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European Journal of Nutrition

, Volume 56, Issue 2, pp 613–620 | Cite as

Role of selected amino acids on plasma IGF-I concentration in infants

  • Manja Fleddermann
  • Hans Demmelmair
  • Veit Grote
  • Martin Bidlingmaier
  • Philipp Grimminger
  • Maximilian Bielohuby
  • Berthold Koletzko
Original Contribution

Abstract

Purpose

Insulin-like growth factor-I (IGF-I) is related to growth and its secretion is modified by protein intake in early infancy. We examined the relationship of dietary protein and circulating amino acids on plasma IGF-I levels and early growth.

Methods

Healthy formula-fed infants (n = 213) were randomly assigned to receive either a protein-reduced infant formula with alpha-lactalbumin-enriched whey and free tryptophan and phenylalanine (IF) or an isocaloric standard formula without free amino acids (CF) for the first 120 days of life. A group of breastfed (BF) infants was studied as a non-randomized reference cohort. Biochemical variables were measured shortly after birth (subpopulation) and at an age of 120 days. A path analysis was used to explore the relationship between IGF-I, insulin and amino acids. Results are derived from secondary analyses of a randomized controlled trial.

Results

Plasma concentrations of IGF-I at 120 days were significantly higher in IF than in CF infants [58.5 (15.0) vs. 53.7 (9.95) ng/mL; p = 0.020]. BF infants showed lower IGF-I concentrations of 41.6 (10.7) ng/mL. All amino acids but Thr and Cit had a more marked effect on insulin than on IGF-I level. Considering weight, sex and feeding group, Trp explained an equal percentage of variance of IGF-I and insulin (total R 2 12.5 % of IGF-I and 12.3 % of insulin), while branched-chain AA explained an up to twofold higher variance of insulin than IGF-I. Compared to CF, IF explained 18.9 % of the IGF-I level (p = 0.03), while for insulin no direct effect was detectable.

Conclusion

Higher IGF-I concentrations and growth velocities in infants receiving protein-reduced IF indicate that the protein concentration of an infant formula alone does not control IGF-I levels and growth. Other components (e.g., selected amino acids) of infant formulae might control directly or indirectly via insulin influence IGF-I.

Keywords

Infant formula Growth regulation Alpha-lactalbumin Insulin-like growth factor-I Human milk 

Abbreviations

AA

Amino acid

BF

Breastfed

CF

Control formula

FF

Formula-fed

IF

Intervention formula

IGF-I

Insulin-like growth factor-I

LC-PUFA

Long-chain polyunsaturated fatty acids

GIP

Glucose-dependent insulinotropic peptide

Notes

Acknowledgments

We are very grateful for the wonderful support of the study by Tatjana Nikolic and Dr. Branka Trisic during the preparation, recruitment and performance of the study in Belgrade, Serbia.

Source of funding

The clinical trial was financially supported by HiPP GmbH and Co Vertrieb KG (Pfaffenhofen, Germany). Work reported herein is carried out with partial financial support from the European Research Council Advanced Grant ERC-2012-AdG-No. 322605 META-GROWTH.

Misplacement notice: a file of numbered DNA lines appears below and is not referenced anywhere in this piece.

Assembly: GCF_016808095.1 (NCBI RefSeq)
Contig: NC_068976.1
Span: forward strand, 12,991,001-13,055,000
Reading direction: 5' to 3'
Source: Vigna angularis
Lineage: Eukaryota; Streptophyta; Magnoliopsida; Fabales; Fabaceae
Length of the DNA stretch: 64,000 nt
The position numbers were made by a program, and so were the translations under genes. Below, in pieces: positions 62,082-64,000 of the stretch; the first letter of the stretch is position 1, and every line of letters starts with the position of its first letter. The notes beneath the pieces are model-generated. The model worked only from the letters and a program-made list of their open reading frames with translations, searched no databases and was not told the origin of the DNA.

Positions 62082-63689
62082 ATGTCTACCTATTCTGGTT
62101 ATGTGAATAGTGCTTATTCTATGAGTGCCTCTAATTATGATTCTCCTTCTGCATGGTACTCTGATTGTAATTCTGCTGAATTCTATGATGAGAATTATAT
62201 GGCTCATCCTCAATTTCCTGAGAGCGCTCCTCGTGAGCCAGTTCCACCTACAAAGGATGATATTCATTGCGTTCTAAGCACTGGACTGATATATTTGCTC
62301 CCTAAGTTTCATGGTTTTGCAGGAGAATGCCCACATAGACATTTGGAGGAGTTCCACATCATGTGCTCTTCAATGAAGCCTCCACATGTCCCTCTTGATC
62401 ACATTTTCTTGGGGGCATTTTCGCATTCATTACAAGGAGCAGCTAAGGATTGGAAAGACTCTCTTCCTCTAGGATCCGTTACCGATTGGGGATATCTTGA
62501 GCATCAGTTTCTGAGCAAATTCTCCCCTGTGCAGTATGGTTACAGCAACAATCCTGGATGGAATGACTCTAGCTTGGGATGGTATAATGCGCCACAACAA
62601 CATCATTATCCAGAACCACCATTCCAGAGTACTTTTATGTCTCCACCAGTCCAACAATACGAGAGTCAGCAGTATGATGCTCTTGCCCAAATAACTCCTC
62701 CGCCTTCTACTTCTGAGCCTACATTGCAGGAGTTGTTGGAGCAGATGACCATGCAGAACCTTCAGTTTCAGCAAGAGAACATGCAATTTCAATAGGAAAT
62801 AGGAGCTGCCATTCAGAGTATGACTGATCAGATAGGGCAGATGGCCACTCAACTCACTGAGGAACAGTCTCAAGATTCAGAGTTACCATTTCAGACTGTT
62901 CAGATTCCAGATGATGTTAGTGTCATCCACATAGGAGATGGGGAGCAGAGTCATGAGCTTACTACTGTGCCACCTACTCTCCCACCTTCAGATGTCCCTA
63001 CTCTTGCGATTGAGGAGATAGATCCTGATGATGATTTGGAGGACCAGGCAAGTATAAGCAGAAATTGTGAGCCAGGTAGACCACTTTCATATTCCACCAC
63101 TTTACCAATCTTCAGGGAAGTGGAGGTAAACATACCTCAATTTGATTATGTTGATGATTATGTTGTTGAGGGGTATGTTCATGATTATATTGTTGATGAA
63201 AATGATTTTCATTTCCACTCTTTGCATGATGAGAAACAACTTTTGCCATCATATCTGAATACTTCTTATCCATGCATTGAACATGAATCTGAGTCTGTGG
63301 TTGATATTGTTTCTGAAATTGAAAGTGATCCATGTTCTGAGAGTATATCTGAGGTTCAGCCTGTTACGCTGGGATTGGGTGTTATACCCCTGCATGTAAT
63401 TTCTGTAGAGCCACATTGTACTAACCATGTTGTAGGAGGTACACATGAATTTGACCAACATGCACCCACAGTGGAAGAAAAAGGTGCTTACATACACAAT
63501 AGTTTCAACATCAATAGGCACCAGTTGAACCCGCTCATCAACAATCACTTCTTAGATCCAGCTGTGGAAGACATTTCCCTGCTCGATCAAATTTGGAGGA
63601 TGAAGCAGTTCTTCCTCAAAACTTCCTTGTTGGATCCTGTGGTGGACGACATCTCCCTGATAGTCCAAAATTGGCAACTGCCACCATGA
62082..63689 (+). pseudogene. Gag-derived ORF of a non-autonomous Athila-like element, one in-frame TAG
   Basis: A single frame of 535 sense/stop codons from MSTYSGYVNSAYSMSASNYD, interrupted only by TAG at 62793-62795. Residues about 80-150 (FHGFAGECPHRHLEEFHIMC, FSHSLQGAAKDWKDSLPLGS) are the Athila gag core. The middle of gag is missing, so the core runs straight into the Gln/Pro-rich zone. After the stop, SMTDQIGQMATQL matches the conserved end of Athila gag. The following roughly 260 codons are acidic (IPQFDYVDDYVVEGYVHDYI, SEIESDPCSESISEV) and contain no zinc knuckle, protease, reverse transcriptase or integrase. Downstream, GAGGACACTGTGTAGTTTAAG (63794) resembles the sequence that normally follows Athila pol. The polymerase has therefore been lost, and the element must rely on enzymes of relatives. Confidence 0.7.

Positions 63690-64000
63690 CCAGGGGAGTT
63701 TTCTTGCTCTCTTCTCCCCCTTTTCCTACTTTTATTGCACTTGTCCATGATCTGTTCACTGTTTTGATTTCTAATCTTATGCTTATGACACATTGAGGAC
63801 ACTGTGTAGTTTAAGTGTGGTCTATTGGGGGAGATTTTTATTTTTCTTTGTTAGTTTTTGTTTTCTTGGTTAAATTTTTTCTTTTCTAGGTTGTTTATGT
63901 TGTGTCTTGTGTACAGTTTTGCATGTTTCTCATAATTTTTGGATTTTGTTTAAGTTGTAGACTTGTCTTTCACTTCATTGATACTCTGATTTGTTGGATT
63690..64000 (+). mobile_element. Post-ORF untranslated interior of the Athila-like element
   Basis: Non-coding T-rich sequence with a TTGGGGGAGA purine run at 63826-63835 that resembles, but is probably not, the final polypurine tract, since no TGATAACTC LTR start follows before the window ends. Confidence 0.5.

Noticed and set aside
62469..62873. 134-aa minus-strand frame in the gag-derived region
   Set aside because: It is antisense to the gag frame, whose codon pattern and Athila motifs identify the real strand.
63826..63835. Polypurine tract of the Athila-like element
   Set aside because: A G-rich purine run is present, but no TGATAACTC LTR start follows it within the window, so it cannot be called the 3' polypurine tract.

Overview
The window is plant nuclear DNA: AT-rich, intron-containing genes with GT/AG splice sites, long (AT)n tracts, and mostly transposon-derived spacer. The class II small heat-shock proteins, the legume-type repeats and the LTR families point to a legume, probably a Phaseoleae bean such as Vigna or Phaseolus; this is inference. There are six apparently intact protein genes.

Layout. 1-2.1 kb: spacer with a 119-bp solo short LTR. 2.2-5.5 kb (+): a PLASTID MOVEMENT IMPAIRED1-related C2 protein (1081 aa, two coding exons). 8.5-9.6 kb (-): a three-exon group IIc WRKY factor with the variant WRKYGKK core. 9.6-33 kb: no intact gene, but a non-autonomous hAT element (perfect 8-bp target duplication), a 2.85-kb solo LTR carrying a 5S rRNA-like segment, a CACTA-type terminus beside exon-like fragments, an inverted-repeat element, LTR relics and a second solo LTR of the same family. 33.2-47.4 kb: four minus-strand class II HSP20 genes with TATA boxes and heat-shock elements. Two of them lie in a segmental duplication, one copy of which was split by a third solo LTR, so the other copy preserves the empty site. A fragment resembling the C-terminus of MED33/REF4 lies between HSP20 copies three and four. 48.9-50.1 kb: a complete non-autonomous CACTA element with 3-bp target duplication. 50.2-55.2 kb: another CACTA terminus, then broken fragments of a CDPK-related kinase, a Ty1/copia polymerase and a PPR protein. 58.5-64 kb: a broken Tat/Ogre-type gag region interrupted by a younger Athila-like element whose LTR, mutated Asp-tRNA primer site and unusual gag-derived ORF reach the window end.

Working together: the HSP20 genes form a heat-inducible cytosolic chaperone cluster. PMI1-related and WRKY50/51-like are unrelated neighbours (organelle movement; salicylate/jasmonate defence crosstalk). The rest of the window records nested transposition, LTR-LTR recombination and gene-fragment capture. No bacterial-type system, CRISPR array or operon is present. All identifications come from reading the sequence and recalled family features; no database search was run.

Author contribution

MB, PG and MB were responsible for IGF-I and insulin analysis; MF was responsible for amino acid analysis; VG and MF were responsible for statistical analyses; MF, HD, VG and BK undertook data interpretation; MF and HD were responsible for writing the manuscript. Finally, all authors critically revised the manuscript.

Compliance with ethical standards

Conflict of interest

All authors have made substantial contributions to the conception and design of the study, or acquisition of data, or analysis and interpretation of data, drafting the article or revising it critically for important intellectual content. Each author has seen and approved the contents of the submitted manuscript. None of the authors had any personal or financial conflict of interest.

Ethical standards

Manuscripts submitted for publication include data of the BeMIM study Fleddermann et al. (2013). The study was conducted according to the guidelines laid down in the Declaration of Helsinki 1964 and all procedures involving human subjects were approved by the ethical committee of the Clinical Center Serbia Ethical Committee. Written informed consent was obtained from all parents prior to study start after the experimental protocol had been explained to them in detail. The ethical approval to do further analyses with anonymized data and blood samples was obtained by the Ethical Committee of the Medical Faculty of Ludwig Maximilians University of Munich, Germany.

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Copyright information

© Springer-Verlag Berlin Heidelberg 2015

Authors and Affiliations

  • Manja Fleddermann
    • 1
  • Hans Demmelmair
    • 1
  • Veit Grote
    • 1
  • Martin Bidlingmaier
    • 2
  • Philipp Grimminger
    • 2
  • Maximilian Bielohuby
    • 2
  • Berthold Koletzko
    • 1
  1. 1.Dr. von Hauner Children’s HospitalLudwig Maximilians University of MunichMunichGermany
  2. 2.Endocrine Research Unit, Medizinische Klinik und Poliklinik IVLudwig Maximilians University of MunichMunichGermany

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